Cookies on this website

We use cookies to ensure that we give you the best experience on our website. If you click 'Accept all cookies' we'll assume that you are happy to receive all cookies and you won't see this message again. If you click 'Reject all non-essential cookies' only necessary cookies providing core functionality such as security, network management, and accessibility will be enabled. Click 'Find out more' for information on how to change your cookie settings.

Dihydroartemisinin-piperaquine (DHP) is an important new treatment for drug-resistant malaria, although pharmacokinetic studies on the combination are limited. In Papua, Indonesia, we assessed determinants of the therapeutic efficacy of DHP for uncomplicated malaria. Plasma piperaquine concentrations were measured on day 7 and day 28, and the cumulative risk of parasitological failure at day 42 was calculated using survival analysis. Of the 598 patients in the evaluable population 342 had infections with Plasmodium falciparum, 83 with Plasmodium vivax, and 173 with a mixture of both species. The unadjusted cumulative risks of recurrence were 7.0% (95% confidence interval [CI]: 4.6 to 9.4%) for P. falciparum and 8.9% (95% CI: 6.0 to 12%) for P. vivax. After correcting for reinfections the risk of recrudescence with P. falciparum was 1.1% (95% CI: 0.1 to 2.1%). The major determinant of parasitological failure was the plasma piperaquine concentration. A concentration below 30 ng/ml on day 7 was observed in 38% (21/56) of children less than 15 years old and 22% (31/140) of adults (P = 0.04), even though the overall dose (mg per kg of body weight) in children was 9% higher than that in adults (P < 0.001). Patients with piperaquine levels below 30 ng/ml were more likely to have a recurrence with P. falciparum (hazard ratio [HR] = 6.6 [95% CI: 1.9 to 23]; P = 0.003) or P. vivax (HR = 9.0 [95% CI: 2.3 to 35]; P = 0.001). The plasma concentration of piperaquine on day 7 was the major determinant of the therapeutic response to DHP. Lower plasma piperaquine concentrations and higher failure rates in children suggest that dose revision may be warranted in this age group.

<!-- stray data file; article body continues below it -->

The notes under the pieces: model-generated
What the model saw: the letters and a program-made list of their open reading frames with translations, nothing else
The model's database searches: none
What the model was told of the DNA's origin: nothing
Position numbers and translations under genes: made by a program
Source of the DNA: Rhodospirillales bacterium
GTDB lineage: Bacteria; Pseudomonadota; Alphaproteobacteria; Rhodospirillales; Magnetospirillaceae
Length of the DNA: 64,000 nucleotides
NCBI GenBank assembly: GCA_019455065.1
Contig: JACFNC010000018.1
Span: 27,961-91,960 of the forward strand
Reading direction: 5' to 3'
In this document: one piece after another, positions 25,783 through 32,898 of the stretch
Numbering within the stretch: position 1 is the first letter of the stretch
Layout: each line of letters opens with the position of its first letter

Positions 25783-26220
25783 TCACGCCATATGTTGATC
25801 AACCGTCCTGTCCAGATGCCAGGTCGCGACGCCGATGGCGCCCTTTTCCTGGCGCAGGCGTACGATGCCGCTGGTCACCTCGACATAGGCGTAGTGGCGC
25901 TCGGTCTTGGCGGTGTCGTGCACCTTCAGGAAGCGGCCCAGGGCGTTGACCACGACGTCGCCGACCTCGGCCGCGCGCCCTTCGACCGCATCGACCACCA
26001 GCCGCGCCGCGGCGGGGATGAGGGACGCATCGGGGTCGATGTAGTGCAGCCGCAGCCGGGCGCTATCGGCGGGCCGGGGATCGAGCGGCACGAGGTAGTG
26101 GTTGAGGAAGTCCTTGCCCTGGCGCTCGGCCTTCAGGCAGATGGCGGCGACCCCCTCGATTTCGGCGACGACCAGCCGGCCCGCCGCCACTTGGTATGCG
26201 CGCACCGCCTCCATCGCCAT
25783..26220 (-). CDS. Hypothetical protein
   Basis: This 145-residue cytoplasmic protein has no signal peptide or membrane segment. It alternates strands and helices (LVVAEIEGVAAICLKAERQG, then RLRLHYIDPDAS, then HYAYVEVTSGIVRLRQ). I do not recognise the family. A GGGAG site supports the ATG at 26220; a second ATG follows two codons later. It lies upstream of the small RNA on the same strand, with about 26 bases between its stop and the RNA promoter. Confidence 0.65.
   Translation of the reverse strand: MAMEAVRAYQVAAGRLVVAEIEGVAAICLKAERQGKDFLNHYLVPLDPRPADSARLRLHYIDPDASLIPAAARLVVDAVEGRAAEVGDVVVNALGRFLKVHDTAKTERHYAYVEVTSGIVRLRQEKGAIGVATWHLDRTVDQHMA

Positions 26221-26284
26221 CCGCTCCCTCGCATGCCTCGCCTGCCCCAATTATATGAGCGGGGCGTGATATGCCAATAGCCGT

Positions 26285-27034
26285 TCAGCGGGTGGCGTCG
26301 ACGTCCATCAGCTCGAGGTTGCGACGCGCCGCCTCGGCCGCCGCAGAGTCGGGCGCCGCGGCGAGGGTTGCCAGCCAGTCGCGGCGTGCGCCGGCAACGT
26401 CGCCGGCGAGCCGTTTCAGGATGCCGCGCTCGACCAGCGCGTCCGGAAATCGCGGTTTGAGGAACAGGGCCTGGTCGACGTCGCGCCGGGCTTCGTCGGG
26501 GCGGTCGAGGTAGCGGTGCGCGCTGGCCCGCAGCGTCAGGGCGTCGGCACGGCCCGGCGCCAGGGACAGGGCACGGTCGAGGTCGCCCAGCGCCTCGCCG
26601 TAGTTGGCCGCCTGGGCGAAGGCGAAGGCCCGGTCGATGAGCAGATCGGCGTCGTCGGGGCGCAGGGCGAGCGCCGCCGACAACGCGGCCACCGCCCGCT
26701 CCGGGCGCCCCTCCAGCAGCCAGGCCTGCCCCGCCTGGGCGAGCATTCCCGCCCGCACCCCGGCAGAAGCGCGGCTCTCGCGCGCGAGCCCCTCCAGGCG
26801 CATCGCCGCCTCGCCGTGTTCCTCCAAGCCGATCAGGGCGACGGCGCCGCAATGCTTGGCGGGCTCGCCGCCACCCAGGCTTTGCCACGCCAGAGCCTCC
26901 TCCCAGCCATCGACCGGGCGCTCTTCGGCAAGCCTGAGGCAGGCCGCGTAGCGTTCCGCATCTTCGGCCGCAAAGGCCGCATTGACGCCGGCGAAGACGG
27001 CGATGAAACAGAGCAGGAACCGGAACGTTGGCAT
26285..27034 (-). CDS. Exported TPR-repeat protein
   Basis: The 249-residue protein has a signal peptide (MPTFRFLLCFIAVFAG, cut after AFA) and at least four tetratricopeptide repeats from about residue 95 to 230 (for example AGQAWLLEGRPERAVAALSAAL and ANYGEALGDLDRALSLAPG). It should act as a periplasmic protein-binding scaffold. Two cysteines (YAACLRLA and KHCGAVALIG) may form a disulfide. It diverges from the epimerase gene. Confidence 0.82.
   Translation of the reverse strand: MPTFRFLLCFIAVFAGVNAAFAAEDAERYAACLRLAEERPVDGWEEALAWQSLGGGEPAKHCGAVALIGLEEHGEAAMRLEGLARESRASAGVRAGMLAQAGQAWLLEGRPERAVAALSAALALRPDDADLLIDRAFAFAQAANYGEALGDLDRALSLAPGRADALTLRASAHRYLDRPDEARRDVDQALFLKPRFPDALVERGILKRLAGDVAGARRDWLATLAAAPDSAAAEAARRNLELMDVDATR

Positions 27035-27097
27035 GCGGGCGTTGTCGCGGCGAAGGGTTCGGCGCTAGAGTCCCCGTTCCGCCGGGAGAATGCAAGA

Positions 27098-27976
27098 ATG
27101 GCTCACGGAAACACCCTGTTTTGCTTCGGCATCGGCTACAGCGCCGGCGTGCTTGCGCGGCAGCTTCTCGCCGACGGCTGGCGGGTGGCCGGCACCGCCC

Original publication




Journal article


Antimicrob Agents Chemother

Publication Date





4090 - 4097


Adolescent, Adult, Antimalarials, Artemisinins, Child, Child, Preschool, Drug Administration Schedule, Female, Humans, Indonesia, Infant, Malaria, Male, Middle Aged, Prospective Studies, Quinolines, Sesquiterpenes, Survival Analysis, Treatment Outcome